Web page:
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ris, boast of her fplendid entertainment in England, of the complaisance, liberty, and good-nature of a people, that thronged her house lo full, that she had not room to stick a pin ; and left a poor fellow, that had the misfortune of being one of themselves, without one farthing for half a year's pains that he had taken for their entertainment.

There were some gentlemen in the pit the first night, that took the hint from the prologue to damn the play ; but they made such a noise in the execution, that the people took the outcry for a reprieve; so that the dar. ling mischief was over-laid by their over-fondness of the changeling : 'tis somewhat hard, that gentlemen should debase themselves into a faction of a dozen, to stab a fingle person, who never had the resolution to face two men at a time ; if he has had the misfortune of


misunderstanding with a particular person, he has had a partia cular person to answer it: but these sparks would be remarkable in their resentment; and if any body fall under their displeasure, they scorn to call him to a particuIar account, but will very honourably burn his house, or pick his pocket.

The new-house has perfectly made me a convert by their civility on my fixth night: for to be friends, and revenged at the faine time, I must give them a play, that

when I write another. For faction runs so high, that I could wish the senate would suppress the houses, or put in force the act against bribing elections ; that house which has the most favours to bestow, will certainly carry it, spight of all poetical justice that would sup

I have heard some people fo extravagantly angry at this play, that one would think they had no reason to be difpleased at all ; whilft fome (otherwise men of good sense) had commended it so much, that I was afraid they ridiculed me; so that between both, I am absolutely at a lofs what to think on't : for tho' the cause has come on fix days fucceffively, yet the trial, I fancy, is not determined. When our devotion to Lent, and our Lady, is . over, the business will be brought on again, and then we thall have fair play for our money.


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port t'other.

There is a gentleman of the first understanding, and a very good critic, who said of Mr. Wilks, that in this part he out-acted himself, and all men that he ever saw. I would not rob Mr. Wilks, by a worse expression of mine, of a compliment that he so much deserves.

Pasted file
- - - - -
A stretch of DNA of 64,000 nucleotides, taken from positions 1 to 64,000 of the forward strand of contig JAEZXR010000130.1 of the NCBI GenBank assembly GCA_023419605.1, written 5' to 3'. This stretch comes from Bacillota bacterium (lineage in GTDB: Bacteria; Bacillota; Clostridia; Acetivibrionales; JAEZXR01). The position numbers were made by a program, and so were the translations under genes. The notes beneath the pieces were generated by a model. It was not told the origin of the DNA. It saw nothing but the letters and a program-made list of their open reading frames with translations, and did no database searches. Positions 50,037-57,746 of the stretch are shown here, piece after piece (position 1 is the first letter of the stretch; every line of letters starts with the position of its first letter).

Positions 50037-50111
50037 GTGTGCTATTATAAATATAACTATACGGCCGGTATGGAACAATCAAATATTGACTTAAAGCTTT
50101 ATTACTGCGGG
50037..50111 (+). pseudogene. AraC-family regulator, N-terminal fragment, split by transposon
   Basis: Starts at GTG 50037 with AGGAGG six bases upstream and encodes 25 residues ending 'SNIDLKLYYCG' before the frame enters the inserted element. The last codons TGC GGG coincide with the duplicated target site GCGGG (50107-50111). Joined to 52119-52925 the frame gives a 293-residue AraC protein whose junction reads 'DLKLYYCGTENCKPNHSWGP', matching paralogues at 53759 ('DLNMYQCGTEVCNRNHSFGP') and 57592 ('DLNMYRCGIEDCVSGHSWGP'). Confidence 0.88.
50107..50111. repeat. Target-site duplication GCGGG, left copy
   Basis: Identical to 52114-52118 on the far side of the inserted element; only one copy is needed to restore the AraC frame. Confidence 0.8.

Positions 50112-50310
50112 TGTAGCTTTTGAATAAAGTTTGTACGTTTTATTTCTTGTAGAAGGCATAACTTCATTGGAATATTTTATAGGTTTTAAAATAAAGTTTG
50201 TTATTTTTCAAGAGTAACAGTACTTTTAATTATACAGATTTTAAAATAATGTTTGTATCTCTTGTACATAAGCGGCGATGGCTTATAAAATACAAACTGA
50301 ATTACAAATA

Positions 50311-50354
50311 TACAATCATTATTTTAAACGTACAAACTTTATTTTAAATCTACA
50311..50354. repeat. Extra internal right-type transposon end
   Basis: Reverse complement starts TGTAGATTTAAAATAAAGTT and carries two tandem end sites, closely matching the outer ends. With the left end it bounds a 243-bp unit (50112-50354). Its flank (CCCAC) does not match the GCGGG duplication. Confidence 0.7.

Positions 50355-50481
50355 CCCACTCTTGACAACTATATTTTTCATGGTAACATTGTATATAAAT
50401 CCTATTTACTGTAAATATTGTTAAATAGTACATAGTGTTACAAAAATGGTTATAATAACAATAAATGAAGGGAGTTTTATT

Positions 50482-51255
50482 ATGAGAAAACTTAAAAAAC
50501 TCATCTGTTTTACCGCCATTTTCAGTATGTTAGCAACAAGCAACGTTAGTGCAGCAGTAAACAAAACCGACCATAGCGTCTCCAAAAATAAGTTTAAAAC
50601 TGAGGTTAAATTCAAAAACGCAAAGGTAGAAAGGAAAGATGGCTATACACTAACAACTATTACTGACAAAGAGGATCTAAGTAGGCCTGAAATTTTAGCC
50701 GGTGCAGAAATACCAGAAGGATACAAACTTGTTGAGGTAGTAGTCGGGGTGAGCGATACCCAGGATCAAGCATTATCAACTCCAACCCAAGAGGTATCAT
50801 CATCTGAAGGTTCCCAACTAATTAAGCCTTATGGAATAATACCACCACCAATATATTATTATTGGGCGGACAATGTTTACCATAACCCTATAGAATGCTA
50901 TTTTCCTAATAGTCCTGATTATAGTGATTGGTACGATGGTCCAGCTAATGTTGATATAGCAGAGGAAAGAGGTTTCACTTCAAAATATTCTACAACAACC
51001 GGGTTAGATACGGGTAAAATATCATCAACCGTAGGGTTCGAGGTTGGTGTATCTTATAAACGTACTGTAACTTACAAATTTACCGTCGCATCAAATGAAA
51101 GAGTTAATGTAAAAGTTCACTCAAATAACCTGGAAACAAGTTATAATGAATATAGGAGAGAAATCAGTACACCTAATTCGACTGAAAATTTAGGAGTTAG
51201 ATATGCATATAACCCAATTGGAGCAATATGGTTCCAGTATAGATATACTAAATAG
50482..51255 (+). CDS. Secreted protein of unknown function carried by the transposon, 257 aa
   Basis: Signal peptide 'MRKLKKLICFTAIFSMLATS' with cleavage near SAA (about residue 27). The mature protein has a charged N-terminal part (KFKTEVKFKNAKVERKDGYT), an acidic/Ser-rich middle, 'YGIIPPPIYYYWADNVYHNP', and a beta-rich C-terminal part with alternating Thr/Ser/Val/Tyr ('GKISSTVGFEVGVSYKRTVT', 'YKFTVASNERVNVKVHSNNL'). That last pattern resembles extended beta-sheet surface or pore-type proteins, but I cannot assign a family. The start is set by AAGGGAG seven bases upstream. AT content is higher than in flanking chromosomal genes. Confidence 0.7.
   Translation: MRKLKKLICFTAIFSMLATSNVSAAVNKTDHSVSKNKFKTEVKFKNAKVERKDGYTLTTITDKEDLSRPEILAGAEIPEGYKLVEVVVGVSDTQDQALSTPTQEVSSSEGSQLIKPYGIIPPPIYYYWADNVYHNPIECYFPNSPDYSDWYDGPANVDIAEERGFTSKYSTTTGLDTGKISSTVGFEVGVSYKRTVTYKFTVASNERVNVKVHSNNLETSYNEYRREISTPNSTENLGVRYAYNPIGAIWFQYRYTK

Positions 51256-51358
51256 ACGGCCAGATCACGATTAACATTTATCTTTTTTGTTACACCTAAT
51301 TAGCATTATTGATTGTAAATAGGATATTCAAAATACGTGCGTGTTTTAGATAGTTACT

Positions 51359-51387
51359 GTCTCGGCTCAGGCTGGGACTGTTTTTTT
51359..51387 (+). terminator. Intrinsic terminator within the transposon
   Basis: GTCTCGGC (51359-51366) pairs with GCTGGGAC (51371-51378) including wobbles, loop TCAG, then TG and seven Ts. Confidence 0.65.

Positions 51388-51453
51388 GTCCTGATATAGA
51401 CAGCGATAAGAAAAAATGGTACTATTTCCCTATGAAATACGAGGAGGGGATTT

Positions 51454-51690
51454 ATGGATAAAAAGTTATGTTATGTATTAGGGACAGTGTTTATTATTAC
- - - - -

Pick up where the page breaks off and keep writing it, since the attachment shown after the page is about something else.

I had almost forgot to tell you, that the turn of plot in the last act, is an adventure of Ch ier de Chastillon at Paris, and matter of fact; but the thing is fo universally known, that I think this advice might have been spared, as well as the rest of the preface, for any good it will do either to me or the play.

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LIKE hungry guests, a fitting audience looks ;

Plays are like suppers: poets are the cooks.
The founders you : the table is this place :
The carvers we : the prologue is the grace.
Each ad, a course; each scene a different dish:
Tho' we're in Lent, I doubt you're still for flesh.
Satire's the fauce, high-season'd, Sharp and rough;
Kind masks and beaux, I hope you're pepper-proof.
Wit is the wine ; but 'tis foscarce the true,
Poets, like vintners, balderdash and brew.
Your surly scenes, where rant and bloodshed join,
Are butcher's meat, a battle's a firloin:
Your scenes of love, so flowing, soft and chaste,
Are water.gruel, without

falt or taste.
Bawdy's fat venison, which, tho' stale, can please :
Your rakes love haut-goûts, like your damn'd French cheese.
Your rarity for the fair guest to gape on,
Is your nice squeaker, or Italian capon ;
Or your French virgin.pullet, garnish'd round,
And dress'd with sauce of fome-four hundred pound.
An opera, like an oglio, nicks the age ;
Farce is the hafty-pudding of the stage.
For when you're treated with indifferent cheer,
You can dispense with fender stagc-coach fare.
A paftoral's whip cream ; ftage-whims, mere trash;
And tragi-comedy, half fillo and flesh.
But comedy, that, that's the darling cheer ;

This night we hope you'll all inconstant bear :
Wild fowl is lik'd in play-house all the year.

ret since each mind betrays a diff'rent taste,
And every disa fcarce pleases ev'ry guest,
If ought you relish, do not damn the reft.
This favour crav'd, up let the mufic strike:
You're welcome all-now fall to, where you like.



M E N.

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Old Mirabel, an aged gent, of an odd

compound, between the peevishnets
incident to his years, and his father-

ly fondness towards his son,
Young Mirabel, his fon
Cap. Duretete, an honest good-natured

fellow, that thinks himself a greater

fool than he is, Dugard, brother to Oriana, Petit, servant to Dugard, afterwards

to his fifter,

Mr. Woodward.
Mr. Gardner,

Mr. Cushing.

W O M E N. Oriana, a lady contracted to Mirabel,

who would bring him to reason. Bisarre, a whimsical lady, friend to

Oriana, admired by Duretete, Lamorce, a woman of contrivance,

Mrs. Lesfingham.

Miss Macklin,
Miss Ogilvie.

Drury-Lanse Old Mirabel,

Mr. Yates, Young Mirabel,

Mr. Smith. Capt. Duretete,

Mr. King. Dugard,

Mr. Davies. Petit,

Mr. Weston. Oriasa,

Miss Younge. Bisarre,

Mrs. Abington.

Miss Platt.
Four, Bravoes, two Gentlemen, and two Ladies.

Soldiers, Servants, and Attendants.


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